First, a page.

Cheap gas idles auto plant where Obama will celebrate industry rebound

obama speaking
The auto plant President Obama will speak at Wednesday is on an extended shutdown.

On Wednesday, as he has done numerous times, President Obama is set to visit an auto assembly line to highlight the industry's rebound.

But there's a twist to this visit: The Ford plant in suburban Detroit is on an extended shutdown this week.

Why? Cheap gas has cut into demand for the fuel efficient cars the plant builds.

It's an industry-wide trend: The steady decline in gas prices has Americans flooding car dealerships to buy pickups, SUVs and crossovers models.

The plant Obama is set to visit, known as Michigan Assembly, employs about 5,000 people.

Temporary shutdowns during declines in demand are not uncommon for automakers. They don't want to create an excess supply of any one model, since that would cause car prices to fall.

In fact, the industry has gotten much better in recent years at keeping the supply of vehicles in line with demand, which is one of the reasons it's far more profitable.

Related: Cheap oil is killing my job

"It happens all the time, it's a normal part of our business," said Ford (F) spokeswoman Kristina Adamski about the week shutdown. She said the decision to extend the holiday shutdown was made late last year, well before the White House first discussed plans to visit.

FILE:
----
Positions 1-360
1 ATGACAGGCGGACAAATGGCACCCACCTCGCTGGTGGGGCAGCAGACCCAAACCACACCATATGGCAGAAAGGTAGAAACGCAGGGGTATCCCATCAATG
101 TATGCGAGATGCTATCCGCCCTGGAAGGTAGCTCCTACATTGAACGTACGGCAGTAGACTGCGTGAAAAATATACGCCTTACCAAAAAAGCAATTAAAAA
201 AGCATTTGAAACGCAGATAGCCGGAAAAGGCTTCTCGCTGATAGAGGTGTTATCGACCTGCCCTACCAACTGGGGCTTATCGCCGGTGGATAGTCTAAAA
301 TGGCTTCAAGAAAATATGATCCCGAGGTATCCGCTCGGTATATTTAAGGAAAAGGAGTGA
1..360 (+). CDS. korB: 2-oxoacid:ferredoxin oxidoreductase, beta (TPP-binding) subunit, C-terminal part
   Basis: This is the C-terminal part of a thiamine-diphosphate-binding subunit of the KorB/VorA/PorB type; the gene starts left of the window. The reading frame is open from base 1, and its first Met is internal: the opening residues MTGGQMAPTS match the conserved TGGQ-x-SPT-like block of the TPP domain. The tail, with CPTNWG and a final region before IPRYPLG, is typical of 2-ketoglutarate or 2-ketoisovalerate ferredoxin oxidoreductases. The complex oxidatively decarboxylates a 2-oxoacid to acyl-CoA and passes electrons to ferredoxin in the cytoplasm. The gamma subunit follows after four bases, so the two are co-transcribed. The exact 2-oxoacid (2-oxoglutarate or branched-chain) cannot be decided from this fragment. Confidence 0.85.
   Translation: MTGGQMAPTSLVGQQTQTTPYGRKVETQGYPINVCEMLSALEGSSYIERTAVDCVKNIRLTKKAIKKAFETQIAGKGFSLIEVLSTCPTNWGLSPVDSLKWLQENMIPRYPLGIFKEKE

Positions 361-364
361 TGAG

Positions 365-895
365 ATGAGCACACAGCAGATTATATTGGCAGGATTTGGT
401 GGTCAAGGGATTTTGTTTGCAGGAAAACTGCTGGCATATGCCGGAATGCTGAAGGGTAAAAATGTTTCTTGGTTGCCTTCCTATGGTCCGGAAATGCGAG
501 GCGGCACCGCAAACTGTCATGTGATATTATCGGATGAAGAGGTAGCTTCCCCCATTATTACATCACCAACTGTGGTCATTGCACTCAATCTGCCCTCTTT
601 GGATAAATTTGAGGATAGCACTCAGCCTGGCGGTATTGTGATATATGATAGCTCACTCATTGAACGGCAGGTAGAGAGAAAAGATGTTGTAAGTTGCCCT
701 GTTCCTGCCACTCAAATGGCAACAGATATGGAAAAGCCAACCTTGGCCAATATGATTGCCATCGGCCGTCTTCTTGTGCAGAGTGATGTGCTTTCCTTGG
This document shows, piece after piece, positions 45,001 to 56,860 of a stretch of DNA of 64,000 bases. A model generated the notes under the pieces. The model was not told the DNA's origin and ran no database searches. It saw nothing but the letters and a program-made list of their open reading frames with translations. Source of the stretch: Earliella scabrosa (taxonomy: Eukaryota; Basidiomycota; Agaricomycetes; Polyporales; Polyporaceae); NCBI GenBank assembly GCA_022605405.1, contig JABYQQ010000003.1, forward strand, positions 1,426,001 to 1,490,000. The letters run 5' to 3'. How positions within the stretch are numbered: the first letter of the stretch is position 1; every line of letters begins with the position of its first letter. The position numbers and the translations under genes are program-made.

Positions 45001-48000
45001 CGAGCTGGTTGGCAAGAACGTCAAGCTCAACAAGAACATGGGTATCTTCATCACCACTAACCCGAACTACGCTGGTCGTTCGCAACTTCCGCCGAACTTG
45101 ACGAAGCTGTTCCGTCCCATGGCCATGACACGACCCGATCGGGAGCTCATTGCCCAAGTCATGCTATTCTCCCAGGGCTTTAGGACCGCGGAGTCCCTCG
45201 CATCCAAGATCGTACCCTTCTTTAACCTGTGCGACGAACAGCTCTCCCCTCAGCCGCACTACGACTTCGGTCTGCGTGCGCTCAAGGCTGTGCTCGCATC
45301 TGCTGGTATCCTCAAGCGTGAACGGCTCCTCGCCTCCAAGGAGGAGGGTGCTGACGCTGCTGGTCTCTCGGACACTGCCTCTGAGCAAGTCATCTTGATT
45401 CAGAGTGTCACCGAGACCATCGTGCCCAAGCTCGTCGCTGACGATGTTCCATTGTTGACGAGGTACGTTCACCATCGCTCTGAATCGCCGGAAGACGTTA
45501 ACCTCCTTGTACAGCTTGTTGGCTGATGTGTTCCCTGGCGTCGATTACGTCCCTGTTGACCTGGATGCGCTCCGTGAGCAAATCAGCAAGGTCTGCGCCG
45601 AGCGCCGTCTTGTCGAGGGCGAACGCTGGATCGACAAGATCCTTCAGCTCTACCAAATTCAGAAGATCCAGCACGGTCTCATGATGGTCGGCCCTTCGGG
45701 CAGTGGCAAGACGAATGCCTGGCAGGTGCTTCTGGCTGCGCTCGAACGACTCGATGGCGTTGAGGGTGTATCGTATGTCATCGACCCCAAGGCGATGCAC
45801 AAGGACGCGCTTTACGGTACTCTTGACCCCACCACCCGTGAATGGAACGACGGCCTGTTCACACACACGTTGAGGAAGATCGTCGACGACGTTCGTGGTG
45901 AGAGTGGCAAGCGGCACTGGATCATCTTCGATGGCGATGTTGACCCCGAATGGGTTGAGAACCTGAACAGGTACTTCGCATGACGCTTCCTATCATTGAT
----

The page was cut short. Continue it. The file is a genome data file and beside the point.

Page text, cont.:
Adamski said the White House planning team was not opposed to visiting a plant on shutdown, and even saw an advantage to the fact that it wouldn't disrupt Ford's operations.

A presidential visit typically causes a plant to shut not only on the day of the visit but also the day before, as the Secret Service has to sweep the plant and then set up a platform and seating for the visiting dignitaries and the press, Adamski said.

Related: SUVs are kings of the road once again

Michigan Assembly has done well during the Obama administration, increasing from two shifts of operation to three.

But sales of the cars it builds, including the gas and electric versions of the Focus and hybrid and plug-in versions of the C-Max, have slumped as gas prices have declined.

Fiat Chrysler is way hotter than GM
Fiat Chrysler is way hotter than GM

Good news for the workers: Autoworkers get most of their pay when their plants are temporarily shutdown to adjust for demand.

The comeback for the U.S. auto industry is a success story for the Obama administration. Employment at U.S. plants making cars, trucks and auto parts has rebounded 40% since the low point reached in summer 2009, as General Motors (GM) and Chrysler filed for bankruptcy.

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